That got me thinking.

I remembered that in one of my provincial trips, the sales guy and moi stopped by one of the street vendors to buy peanuts. The vendor asked me to try the boiled langka (jackfruit) seed. I was bowled over and got hooked on it.

Now, the durian has been compared to the langka. The durian's seeds are as fat as the langka's. Both fruits have been found to smell offensive at one time or another. With these similarities in mind, I decide to boil the seed and see if it would yield a result as delicious as that one provincial trip. So boil I did till the liquid turned purple and I could no longer smell the scent of the durian. Now came the test.

I cracked the seed open. It was a bit mapakla (I guess the closest translation would be "tanning" like that of wine.). I continued to bite into the seed until I could finally taste the "meat".

This is how it looked like:

And the taste --- oh boy! Boiled langka seed, move over! How I wished I had sour cream and chives right at that moment! It felt like the softest baked potato in the world, with a more flavorful and meatier taste. I have learned my lesson and will only change one thing next time. I shall boil it just a bit longer so the whole seed is perfectly moist and tender to the last bite.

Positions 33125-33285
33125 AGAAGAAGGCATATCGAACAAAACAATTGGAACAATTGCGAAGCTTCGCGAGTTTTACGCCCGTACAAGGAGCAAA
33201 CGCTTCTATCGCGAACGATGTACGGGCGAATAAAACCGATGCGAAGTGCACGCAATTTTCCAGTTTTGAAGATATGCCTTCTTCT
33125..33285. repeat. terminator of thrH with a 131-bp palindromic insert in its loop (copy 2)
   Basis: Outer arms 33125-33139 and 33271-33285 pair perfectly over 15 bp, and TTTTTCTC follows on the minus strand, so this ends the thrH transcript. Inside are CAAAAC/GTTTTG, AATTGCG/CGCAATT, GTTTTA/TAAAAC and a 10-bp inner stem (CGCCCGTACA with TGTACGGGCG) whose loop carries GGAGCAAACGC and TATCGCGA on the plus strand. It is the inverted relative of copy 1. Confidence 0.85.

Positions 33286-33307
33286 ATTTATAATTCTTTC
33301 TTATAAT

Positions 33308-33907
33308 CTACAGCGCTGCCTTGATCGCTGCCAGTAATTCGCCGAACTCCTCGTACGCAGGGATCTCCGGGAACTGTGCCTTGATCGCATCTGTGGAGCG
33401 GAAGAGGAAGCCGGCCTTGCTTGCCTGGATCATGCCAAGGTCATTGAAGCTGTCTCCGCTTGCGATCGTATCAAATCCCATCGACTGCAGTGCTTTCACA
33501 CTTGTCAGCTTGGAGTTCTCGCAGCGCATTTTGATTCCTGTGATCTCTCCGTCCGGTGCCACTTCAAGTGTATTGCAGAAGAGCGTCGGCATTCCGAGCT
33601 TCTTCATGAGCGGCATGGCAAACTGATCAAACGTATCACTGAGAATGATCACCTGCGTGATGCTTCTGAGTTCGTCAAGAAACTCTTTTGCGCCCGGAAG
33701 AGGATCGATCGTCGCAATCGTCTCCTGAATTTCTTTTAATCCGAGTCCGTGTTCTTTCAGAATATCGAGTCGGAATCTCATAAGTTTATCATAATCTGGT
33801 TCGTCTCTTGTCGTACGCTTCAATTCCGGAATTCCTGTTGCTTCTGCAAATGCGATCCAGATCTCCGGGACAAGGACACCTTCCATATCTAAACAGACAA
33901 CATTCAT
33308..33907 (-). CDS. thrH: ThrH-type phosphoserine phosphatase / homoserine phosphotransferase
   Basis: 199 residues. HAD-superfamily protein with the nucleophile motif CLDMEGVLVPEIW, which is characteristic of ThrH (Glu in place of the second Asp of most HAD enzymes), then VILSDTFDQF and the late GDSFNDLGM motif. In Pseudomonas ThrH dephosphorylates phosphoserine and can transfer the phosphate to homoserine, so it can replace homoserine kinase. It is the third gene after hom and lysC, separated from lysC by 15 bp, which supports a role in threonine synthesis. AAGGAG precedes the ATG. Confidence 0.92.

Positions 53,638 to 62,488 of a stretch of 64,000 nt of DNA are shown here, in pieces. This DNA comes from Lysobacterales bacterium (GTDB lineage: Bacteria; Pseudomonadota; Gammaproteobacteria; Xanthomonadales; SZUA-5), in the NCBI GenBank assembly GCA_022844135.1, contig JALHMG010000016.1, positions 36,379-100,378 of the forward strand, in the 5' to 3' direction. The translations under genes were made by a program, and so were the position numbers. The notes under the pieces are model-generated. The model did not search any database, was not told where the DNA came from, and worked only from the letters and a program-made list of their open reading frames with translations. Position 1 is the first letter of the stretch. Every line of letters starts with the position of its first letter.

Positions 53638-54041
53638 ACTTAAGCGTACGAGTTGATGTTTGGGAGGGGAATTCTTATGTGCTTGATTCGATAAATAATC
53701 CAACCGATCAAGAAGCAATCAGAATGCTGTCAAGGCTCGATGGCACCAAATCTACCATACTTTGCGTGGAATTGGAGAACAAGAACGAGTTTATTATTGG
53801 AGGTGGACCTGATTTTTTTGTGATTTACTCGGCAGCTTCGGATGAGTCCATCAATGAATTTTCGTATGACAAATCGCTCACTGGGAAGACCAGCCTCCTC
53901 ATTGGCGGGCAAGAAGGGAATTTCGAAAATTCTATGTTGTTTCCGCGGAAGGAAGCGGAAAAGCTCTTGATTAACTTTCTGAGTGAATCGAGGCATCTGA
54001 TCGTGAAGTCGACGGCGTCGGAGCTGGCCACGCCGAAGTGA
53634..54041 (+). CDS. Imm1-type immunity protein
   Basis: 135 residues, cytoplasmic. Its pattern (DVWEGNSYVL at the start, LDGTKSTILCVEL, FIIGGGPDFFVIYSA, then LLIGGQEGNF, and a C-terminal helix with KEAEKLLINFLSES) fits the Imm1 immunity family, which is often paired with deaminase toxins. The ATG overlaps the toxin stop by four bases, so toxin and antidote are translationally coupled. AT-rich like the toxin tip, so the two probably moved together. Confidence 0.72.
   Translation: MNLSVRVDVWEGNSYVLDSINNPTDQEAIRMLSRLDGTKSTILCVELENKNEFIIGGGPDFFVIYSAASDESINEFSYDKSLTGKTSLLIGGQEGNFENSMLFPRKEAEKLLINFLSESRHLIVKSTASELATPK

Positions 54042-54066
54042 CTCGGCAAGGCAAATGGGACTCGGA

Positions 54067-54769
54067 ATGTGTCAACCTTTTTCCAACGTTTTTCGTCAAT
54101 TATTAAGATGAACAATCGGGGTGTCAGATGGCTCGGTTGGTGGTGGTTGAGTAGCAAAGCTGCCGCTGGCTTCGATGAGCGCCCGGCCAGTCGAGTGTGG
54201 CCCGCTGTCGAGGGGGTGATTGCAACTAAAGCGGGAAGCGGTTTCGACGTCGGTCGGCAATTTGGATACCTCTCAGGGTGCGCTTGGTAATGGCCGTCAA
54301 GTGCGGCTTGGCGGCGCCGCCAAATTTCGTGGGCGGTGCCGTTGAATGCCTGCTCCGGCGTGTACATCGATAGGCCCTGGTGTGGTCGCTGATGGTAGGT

May 16, 2006

Going Home?

When I started living on my own, friends and friends of friends started going back to their family homes. All of them had the same and only reason --- they're tired of living alone and miss the feeling of having family around when they get home. At that time, I thought they were nuts.

And then I experienced the same thing.

I think I'm getting to that point where I miss going home to what I perceive to be family and a warm home. Even if I am able in the kitchen, there's something rewarding about going home after a long day's work and seeing the dining table set for you with the delicious aroma of sauteed onions and/or garlic greeting you as you slowly put down your things. I miss hearing my sister or brother yakking it over the phone in the background as I watch television or read my book. I miss talking the ears off my family with my endless banter and opinions even if no one's really listening. In turn, I miss my siblings and my dad talking my own ears off to tell me about their day or their friends' day. Somehow, being at home, though not always happy, reassured me that someone cared for you (When I'm sick or during storms, this thought perenially comes to mind. If I suddenly die right there and then, how long will it take for my family and friends to discover my body since they are not in the habit of checking up on me now that I've grown up and live on my own?).